Canada is a huge country and a country of immigration, so it should come as no surprise that we have more than one Canadian language. Officially, Canada is a bilingual country, with two official Canadian languages: English and French. Despite this official status, however, the majority of Canadians speak English. Some, especially those living in Quebec or New Brunswick speak both English and French, and fewer speak only French or English with another second language. Ask anyone who lives here though and they’ll tell you that this relationship between English and French continuously forms much of Canada’s political drama.
Canadian Languages: English vs French
First, it was the Vikings that showed up on the shores of “Newfoundland” and then it was Italian explorer John Cabot, which ultimately led to North America’s oldest English-founded city: St. John’s, Newfoundland. Aside from the many indigenous nations, however, the French are accredited with first settling Canada, but then losing the war to England not long after. Regardless, English and French have become the leading languages in the country with English taking a very obvious lead.
Approximately half of the Canadian population can trace their ancestry to the British Isles and claim English as their first and only Canadian language. Once you toss in English as a second language, that number jumps to more than 90% of Canadians. That leaves less than 10% that speak only French or speak another language besides English.
Still, whenever we personally travel the world, people do ask us if we speak French. Our response is that the majority of French-speaking Canadians live in Quebec, the only province where French is the official language. The only other province with a significant French population is New Brunswick, which is also the only province that’s made its official Canadian languages both English and French. All other provinces and territories have English as the official language.
Canadian English is different from that spoken in England, primarily due to our extravagant neighbours down south. If you’ve ever spent some time in both England and the United States, you’ll likely see that Canadian English is a mix of the two, with a mix of American-style pronunciations and a mix of both British and American spelling, topped with a few uniquely Canadian-made slang specialties.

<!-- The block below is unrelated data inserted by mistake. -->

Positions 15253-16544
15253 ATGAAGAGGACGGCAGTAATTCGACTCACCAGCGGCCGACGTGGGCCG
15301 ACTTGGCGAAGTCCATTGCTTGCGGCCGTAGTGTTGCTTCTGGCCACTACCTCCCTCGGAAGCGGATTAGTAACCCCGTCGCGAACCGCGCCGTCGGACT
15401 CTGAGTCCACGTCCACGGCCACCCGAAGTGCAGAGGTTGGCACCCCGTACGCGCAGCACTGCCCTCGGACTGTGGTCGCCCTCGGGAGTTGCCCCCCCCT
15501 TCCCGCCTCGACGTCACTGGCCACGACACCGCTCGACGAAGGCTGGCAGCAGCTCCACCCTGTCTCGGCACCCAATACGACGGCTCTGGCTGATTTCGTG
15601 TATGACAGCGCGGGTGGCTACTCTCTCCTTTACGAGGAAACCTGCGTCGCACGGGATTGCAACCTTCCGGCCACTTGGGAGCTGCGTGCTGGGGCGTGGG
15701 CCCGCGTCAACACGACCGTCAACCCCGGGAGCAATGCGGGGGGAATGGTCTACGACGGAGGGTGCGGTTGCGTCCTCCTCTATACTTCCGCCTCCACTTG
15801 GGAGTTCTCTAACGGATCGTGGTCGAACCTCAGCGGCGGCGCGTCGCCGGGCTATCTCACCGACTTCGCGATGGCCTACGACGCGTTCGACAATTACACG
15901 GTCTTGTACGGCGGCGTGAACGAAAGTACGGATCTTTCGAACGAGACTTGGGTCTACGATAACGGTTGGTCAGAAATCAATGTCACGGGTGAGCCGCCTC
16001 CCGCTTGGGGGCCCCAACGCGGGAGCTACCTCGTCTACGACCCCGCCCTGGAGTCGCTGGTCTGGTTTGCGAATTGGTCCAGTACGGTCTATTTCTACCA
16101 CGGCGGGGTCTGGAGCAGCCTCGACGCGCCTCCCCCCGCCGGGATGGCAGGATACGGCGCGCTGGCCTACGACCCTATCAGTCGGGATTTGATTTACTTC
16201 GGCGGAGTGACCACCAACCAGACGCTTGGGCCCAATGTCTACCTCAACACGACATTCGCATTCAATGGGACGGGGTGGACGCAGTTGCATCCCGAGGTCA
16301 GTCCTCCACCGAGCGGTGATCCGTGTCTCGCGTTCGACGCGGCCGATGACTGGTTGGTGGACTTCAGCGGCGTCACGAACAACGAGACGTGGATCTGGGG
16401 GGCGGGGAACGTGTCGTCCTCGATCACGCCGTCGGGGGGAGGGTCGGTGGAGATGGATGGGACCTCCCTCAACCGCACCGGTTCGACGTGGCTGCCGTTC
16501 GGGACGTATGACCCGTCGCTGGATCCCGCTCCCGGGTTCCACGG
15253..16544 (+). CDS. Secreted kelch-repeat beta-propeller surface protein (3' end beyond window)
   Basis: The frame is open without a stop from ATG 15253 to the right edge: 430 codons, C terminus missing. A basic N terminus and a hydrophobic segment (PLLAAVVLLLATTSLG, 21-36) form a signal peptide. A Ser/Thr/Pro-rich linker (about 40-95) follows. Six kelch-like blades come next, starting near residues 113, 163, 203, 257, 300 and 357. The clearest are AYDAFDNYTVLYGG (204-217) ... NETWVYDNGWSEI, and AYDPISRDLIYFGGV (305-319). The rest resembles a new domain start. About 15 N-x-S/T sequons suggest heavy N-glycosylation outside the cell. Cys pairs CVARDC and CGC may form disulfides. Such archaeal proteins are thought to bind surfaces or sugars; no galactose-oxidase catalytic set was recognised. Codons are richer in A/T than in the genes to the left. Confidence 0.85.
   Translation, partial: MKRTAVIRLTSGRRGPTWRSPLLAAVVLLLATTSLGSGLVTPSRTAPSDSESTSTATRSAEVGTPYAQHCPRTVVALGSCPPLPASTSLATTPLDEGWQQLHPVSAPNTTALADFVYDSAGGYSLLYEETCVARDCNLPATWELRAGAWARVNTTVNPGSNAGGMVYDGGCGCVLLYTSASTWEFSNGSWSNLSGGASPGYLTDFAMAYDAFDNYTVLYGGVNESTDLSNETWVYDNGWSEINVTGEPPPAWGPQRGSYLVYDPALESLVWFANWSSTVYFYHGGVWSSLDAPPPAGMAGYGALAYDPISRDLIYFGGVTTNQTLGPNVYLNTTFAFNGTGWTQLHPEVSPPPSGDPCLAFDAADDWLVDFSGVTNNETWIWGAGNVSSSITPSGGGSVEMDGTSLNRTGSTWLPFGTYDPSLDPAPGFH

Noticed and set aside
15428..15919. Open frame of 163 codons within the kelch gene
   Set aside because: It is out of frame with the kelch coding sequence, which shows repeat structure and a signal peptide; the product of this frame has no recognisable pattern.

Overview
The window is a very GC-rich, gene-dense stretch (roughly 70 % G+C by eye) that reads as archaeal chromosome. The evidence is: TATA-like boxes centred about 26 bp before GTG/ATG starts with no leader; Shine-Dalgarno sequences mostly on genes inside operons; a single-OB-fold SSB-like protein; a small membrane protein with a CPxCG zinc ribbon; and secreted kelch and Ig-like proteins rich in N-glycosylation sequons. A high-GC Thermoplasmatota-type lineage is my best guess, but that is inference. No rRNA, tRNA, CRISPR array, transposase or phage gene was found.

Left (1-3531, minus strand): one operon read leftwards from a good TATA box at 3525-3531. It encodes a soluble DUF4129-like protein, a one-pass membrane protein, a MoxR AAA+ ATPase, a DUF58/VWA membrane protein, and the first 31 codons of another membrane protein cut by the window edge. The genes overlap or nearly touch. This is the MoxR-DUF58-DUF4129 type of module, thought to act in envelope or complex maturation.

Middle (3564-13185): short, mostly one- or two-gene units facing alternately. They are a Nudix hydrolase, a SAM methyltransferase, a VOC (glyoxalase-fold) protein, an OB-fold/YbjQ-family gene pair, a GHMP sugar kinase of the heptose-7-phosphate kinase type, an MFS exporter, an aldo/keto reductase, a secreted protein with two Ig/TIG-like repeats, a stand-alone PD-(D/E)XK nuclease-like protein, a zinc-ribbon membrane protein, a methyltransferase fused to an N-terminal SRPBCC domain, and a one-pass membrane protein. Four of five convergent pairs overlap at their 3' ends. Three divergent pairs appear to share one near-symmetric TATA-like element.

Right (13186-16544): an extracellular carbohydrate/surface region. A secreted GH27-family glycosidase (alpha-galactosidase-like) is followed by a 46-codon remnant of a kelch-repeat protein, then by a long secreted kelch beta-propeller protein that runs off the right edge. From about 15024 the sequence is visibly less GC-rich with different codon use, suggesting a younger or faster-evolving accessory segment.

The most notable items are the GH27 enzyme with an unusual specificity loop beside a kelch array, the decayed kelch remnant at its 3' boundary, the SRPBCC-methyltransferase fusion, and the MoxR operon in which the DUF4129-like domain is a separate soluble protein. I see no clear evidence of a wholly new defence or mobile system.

Speaking is one thing but writing is another. Most Canadians know their weight by pounds but our driver’s licenses state our weight in kilograms. We know how tall we are by feet and inches but our IDs state our height in cm. It can be a little confusing, to say the least. The exact “rules” of Canadian English tend to be fairly unclear and are often disputed. We produce our own Canadian dictionaries but even that does not help us fully choose the way to spell certain words. For the most part, we seem to lean towards the British ways (colour instead of the American color, for example) but some may choose to write for the big audience in the U.S. All in all, it seems to be up for debate.
Part of the issue lies in the fact that we’re a former British colony (and still under the commonwealth) but are far more influenced by American culture. As many of you know, American cinema and TV are very strong and that’s largely what we consume in Canada. Many of us don’t even understand British humour at this point. In terms of speaking, we’re more in line with Americans, but certainly with a lot of Canadian slang and accent.
While there’s a number of Canadian slang words, perhaps the most famous of them all is “eh?”, which is quite common and is often meant to elicit agreement or to ask for something to be repeated or explained. That’s a beautiful car, eh? Many other popular cliches such as saying “aboot” instead of “about” really don’t happen very often and likely came from very rural areas a long time ago. We’ve literally never heard it ourselves.